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  25. The Structure of Semantic Competence: Compositionality as an Innate Constraint of The Faculty of Language.Guillermo Del Pinal - 2015 - Mind and Language 30 (4):375–413.
    This paper defends the view that the Faculty of Language is compositional, i.e., that it computes the meaning of complex expressions from the meanings of their immediate constituents and their structure. I fargue that compositionality and other competing constraints on the way in which the Faculty of Language computes the meanings of complex expressions should be understood as hypotheses about innate constraints of the Faculty of Language. I then argue that, unlike compositionality, most of the currently available non-compositional constraints predict (...)
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  26. How Helen Keller Used Syntactic Semantics to Escape From a Chinese Room.William J. Rapaport - 2006 - Minds and Machines 16 (4):381-436.
    A computer can come to understand natural language the same way Helen Keller did: by using “syntactic semantics”—a theory of how syntax can suffice for semantics, i.e., how semantics for natural language can be provided by means of computational symbol manipulation. This essay considers real-life approximations of Chinese Rooms, focusing on Helen Keller’s experiences growing up deaf and blind, locked in a sort of Chinese Room yet learning how to communicate with the outside world. Using the (...)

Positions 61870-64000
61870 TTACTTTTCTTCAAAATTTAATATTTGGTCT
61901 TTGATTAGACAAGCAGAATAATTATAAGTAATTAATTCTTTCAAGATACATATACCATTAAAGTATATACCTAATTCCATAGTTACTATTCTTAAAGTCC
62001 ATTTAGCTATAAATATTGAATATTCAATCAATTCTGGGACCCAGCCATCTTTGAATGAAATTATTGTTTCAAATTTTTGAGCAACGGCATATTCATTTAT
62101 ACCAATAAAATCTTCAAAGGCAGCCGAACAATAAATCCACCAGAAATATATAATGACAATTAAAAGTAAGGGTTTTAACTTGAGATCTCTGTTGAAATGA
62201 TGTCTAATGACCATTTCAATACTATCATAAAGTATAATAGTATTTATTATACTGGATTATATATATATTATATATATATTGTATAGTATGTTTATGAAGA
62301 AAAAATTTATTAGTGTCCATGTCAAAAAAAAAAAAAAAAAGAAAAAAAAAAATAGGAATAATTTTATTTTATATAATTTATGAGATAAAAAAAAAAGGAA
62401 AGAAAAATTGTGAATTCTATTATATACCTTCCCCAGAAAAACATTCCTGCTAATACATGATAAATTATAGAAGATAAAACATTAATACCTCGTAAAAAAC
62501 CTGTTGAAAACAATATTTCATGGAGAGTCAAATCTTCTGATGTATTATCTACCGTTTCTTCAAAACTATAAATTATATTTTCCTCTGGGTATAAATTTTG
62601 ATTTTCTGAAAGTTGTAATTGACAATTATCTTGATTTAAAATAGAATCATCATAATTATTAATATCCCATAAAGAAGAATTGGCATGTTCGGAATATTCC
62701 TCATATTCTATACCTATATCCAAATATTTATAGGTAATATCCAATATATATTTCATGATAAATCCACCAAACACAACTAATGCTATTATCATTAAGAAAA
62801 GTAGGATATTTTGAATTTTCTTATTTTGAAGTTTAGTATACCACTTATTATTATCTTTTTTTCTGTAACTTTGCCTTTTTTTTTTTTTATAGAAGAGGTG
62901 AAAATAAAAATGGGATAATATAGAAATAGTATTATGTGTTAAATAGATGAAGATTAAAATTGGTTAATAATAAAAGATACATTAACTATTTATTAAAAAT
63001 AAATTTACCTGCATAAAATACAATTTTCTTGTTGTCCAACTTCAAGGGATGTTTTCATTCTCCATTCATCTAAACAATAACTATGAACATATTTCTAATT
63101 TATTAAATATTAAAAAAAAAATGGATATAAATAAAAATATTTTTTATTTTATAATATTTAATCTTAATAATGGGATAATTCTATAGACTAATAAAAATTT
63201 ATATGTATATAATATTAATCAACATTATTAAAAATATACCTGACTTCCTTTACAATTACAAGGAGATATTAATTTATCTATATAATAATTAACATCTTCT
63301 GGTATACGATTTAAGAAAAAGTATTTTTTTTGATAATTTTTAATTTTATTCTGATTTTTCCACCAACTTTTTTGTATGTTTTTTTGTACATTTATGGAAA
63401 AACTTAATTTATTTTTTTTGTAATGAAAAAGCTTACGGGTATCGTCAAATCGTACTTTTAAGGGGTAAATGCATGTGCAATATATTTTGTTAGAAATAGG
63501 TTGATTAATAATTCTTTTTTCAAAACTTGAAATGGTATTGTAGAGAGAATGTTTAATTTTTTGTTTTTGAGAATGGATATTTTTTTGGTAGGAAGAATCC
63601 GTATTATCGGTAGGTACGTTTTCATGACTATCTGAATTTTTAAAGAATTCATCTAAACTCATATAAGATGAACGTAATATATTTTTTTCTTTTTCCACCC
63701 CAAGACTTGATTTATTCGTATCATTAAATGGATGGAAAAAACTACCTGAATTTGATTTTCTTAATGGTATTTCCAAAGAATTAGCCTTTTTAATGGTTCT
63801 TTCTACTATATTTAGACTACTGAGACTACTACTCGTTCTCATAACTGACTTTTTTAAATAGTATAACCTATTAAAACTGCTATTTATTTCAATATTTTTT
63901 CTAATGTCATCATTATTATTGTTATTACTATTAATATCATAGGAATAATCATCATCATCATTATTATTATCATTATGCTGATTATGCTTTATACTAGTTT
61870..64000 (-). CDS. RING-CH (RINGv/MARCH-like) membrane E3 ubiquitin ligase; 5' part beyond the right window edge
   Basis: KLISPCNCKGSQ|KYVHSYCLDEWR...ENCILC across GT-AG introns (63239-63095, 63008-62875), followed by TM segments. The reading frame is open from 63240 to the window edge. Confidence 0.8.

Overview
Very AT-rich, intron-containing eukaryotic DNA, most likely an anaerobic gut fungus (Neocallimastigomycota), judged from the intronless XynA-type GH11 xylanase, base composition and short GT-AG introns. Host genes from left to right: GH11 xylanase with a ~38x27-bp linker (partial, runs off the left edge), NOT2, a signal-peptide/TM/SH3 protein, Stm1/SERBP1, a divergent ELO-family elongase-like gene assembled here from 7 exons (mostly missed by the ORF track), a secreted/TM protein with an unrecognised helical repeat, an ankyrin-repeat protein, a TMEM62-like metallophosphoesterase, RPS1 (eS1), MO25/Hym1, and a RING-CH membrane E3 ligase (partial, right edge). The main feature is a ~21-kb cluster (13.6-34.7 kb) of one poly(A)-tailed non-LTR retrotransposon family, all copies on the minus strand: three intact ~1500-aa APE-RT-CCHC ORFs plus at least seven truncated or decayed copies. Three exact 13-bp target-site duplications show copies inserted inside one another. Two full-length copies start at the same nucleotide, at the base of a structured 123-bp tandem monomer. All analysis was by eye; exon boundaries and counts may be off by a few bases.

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  27. Integration of Intelligence Data Through Semantic Enhancement.David Salmen, Tatiana Malyuta, Alan Hansen, Shaun Cronen & Barry Smith - 2011 - In Proceedings of the Conference on Semantic Technology in Intelligence, Defense and Security (STIDS). CEUR, Vol. 808.
    We describe a strategy for integration of data that is based on the idea of semantic enhancement. The strategy promises a number of benefits: it can be applied incrementally; it creates minimal barriers to the incorporation of new data into the semantically enhanced system; it preserves the existing data (including any existing data-semantics) in their original form (thus all provenance information is retained, and no heavy preprocessing is required); and it embraces the full spectrum of data sources, types, models, (...)